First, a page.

“You can’t do this to me!” Theodore said, grabbing at air, needing to strangle something. “I’ve done nothing wrong!” He wanted to knock over a stack of papers for dramatic effect, but could not muster the gall to go through with it.
Gregory Farbend sat at his desk with his hands folded. He was a large and mild man, with dark red skin and a face composed mostly of jowls interrupted by a mustache. As Governor, his job was to manage city affairs on behalf of the king. It was clear by his puzzled expression that he had not expected anyone to barge into his office today and shout about being wrongfully promoted.
“I’m not sure I understand the problem,” he said. “This position comes with a doubling of your salary and a field office to live in and operate out of. You should be pleased.”
“The problem is I’m a clerk!” Theodore crumpled the transfer notice and tossed it onto the desk. “I organize paperwork for a living! And you are reassigning me to law enforcement? Are you out of your mind?!”
Mr. Farbend chuckled. “I wouldn’t assign just anyone to this. Can you imagine my surprise when I heard there was a Grayweather working here at the Dome this whole time? I couldn’t have asked for a better candidate.”
Theodore paced, rubbing his forehead, wondering who talked. He had been so careful for so long. Randall was the most likely suspect, but he swore to Theodore he wouldn’t gossip. “My family name doesn’t matter! I’m not qualified for this!”
“Nonsense,” Governor Farbend said. “I was well acquainted with your father. He trained some of the finest knights of this generation, and I know for a fact he was grooming his son to be the best of them.”
Memories flashed through Theodore’s mind, one after another: torn away from his books, dragged by the arm to fencing lessons. Endless lectures on form and technique. Falling from horseback into filth. Arms sore from archery drills from noon to dusk. Bruises, scrapes, sweat and blood. A severed head screaming through the air. His breathing grew shallow.
“I am not a knight,” he said. “I don’t care what my father told you.”
Mr. Farbend scoffed. “The Grayweathers have always been knights.”
“And that’s why they’re all dead!” Theodore said. It would take only a passing glance into the family history to see the grisly truth. Whether they were torn apart by creatures, chopped to pieces by bandits, or killed in honorable duels, every last one of them met an early end. “I’m the only one left!”
“You’re getting too worked up over this,” Mr. Farbend said. “At least look at the benefits package we’re offering!”
Theodore remembered standing at his father’s funeral: a closed casket hinting at the gruesome fate Lance met but no one would describe. The reality of what happened was buried under flowers and incense and fancy speeches. Lance was the Hero Champion of the Kingdom of Laien. He was the greatest knight in living memory, and his maimed corpse was found dumped on the side of the road.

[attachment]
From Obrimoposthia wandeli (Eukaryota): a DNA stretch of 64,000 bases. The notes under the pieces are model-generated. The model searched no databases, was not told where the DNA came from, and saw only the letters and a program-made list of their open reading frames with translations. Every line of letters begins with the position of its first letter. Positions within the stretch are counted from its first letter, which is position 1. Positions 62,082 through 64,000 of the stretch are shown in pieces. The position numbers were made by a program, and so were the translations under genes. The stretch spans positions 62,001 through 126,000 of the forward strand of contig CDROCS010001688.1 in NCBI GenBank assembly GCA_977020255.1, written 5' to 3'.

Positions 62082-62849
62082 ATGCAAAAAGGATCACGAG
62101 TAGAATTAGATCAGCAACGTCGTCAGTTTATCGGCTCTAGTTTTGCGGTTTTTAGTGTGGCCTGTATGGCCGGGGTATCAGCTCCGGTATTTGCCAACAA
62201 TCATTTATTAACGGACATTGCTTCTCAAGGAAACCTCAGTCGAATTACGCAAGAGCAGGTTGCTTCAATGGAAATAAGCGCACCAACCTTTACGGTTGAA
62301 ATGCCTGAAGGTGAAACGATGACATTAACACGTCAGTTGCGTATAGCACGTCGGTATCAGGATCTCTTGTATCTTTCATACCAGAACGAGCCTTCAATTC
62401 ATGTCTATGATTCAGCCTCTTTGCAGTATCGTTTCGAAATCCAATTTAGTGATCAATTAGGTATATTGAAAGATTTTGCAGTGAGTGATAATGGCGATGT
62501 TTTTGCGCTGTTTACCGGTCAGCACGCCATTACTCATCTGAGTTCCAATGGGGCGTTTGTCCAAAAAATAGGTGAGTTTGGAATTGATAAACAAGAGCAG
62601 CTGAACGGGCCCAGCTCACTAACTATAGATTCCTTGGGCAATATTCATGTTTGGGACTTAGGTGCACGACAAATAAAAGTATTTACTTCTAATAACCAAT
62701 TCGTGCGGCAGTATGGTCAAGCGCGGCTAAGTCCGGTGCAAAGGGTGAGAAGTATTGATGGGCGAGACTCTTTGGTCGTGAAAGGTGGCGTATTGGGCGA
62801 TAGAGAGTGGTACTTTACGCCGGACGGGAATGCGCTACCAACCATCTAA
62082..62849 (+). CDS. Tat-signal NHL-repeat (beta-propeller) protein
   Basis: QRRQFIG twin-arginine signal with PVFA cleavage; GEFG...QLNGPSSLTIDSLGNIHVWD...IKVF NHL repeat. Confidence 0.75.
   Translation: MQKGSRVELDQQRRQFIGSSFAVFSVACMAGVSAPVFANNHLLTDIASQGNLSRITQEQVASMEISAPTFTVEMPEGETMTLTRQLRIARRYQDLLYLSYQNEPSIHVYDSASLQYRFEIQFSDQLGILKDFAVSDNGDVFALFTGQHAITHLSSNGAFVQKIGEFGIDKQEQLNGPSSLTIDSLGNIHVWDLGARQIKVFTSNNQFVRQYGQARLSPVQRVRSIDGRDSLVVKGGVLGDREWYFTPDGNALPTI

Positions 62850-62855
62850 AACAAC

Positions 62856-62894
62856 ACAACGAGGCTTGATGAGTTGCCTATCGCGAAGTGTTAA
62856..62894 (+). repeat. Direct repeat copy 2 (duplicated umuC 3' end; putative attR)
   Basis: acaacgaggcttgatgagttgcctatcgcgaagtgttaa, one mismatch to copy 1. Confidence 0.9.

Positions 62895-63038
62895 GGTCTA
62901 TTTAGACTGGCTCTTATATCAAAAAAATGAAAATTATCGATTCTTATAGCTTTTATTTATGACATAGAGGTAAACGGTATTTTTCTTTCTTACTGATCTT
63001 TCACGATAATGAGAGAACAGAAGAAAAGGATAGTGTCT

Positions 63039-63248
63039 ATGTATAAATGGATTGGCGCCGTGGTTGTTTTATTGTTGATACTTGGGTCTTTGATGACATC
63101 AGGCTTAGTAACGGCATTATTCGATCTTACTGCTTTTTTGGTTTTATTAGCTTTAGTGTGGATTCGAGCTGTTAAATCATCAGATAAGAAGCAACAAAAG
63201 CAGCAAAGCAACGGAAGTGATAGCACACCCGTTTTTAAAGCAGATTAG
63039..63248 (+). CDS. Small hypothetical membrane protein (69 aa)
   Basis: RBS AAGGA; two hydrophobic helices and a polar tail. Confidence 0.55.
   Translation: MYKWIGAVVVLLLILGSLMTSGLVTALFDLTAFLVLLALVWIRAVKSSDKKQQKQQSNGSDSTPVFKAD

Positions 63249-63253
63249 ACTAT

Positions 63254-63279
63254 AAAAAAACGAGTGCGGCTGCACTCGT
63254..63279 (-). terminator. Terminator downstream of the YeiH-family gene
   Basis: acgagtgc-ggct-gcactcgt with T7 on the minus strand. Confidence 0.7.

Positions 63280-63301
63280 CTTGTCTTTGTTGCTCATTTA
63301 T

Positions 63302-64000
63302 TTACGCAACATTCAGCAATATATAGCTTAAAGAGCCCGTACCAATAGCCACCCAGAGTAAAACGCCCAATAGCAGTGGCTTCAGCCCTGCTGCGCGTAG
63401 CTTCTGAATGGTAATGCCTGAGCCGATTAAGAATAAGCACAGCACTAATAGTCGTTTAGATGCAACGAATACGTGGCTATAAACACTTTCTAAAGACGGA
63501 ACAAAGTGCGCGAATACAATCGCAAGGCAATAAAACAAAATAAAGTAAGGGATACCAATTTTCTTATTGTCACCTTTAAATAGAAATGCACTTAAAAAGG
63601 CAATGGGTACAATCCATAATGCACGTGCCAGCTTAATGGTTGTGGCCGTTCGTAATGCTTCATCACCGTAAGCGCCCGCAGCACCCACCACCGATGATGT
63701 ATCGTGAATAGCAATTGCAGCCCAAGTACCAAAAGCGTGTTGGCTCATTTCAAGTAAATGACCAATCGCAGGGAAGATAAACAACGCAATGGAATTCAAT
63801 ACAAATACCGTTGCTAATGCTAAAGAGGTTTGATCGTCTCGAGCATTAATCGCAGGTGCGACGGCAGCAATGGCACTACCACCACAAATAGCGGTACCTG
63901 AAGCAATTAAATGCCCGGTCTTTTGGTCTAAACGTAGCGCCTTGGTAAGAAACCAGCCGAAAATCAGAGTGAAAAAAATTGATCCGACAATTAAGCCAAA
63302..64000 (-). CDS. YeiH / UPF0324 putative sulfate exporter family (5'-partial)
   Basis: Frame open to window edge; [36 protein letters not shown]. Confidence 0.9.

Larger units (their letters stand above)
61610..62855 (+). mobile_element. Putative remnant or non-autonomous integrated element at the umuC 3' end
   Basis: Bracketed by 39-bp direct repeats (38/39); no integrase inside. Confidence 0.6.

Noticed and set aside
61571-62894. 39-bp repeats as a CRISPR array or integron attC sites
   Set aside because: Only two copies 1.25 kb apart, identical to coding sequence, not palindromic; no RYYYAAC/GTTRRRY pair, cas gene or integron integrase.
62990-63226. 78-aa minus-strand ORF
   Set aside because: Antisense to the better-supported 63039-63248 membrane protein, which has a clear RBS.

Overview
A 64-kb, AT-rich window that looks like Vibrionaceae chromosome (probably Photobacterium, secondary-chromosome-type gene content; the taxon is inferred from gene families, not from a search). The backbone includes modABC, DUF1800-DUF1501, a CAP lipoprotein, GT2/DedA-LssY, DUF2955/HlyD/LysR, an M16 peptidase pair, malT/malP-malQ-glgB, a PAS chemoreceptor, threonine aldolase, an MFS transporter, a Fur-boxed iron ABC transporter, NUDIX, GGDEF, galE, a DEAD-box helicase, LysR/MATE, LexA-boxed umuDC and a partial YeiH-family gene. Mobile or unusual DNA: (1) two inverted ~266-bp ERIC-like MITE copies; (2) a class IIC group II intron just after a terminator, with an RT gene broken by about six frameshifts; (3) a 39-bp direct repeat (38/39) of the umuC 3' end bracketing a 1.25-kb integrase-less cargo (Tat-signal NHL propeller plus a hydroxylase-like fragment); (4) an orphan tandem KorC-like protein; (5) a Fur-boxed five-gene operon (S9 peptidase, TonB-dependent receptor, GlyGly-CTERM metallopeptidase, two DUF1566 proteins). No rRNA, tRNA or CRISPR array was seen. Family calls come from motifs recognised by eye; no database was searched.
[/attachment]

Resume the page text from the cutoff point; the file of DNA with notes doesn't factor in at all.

“I gave up everything to get away from that life.” Theodore turned to leave. “Find someone else to do your thug work.”
Mr. Farbend stood up. He pulled open a drawer and slid a document across the desk.
“I trust you know what this is,” he said.
Theodore let go of the doorknob as he looked back. His eyes went wide. He did know. “That’s a royal appointment form.” He picked up the document, adjusting his glasses to be certain. “This is signed by the king.” He looked up, his knees ready to give out. ” …You’re conscripting me.”
He let out a snort. “Well, I couldn’t risk some knight order snatching you up! I’ve needed to fill this position for months!”
Theodore collapsed into a chair. A royal appointment wasn’t something he could ignore. Refusing to comply with a decree of this nature was grounds for exile. The Governor snatched the paper away from Theodore’s limp grip.
“This really has been no end of trouble for me.” Mr. Farbend put the form away and straightened his vest. “I can’t just assign some no-name, but it’s not like anyone wants the job.” He sighed. “Whether you like it or not, the matter is settled. You start next week. Maybe now the fairies and ghasts will stop breathing down my neck about this…”
Theodore sat straight at the mention of creatures. “Wait,” he said. “Fairies? Ghasts? Just where are sending me?!”
Governor Farbend froze. It appeared there was one last nasty surprise he had hoped to put off as long as possible.
“…You’ve been assigned to the Whirlwood Valley,” he said. “As the Ranger Deputy, you’re to keep the peace among the magical creatures there and oversee the harvest of wild magic.”
Theodore gripped the edges of his seat, feeling his whole world careening into the abyss. Things were far worse than he could’ve imagined.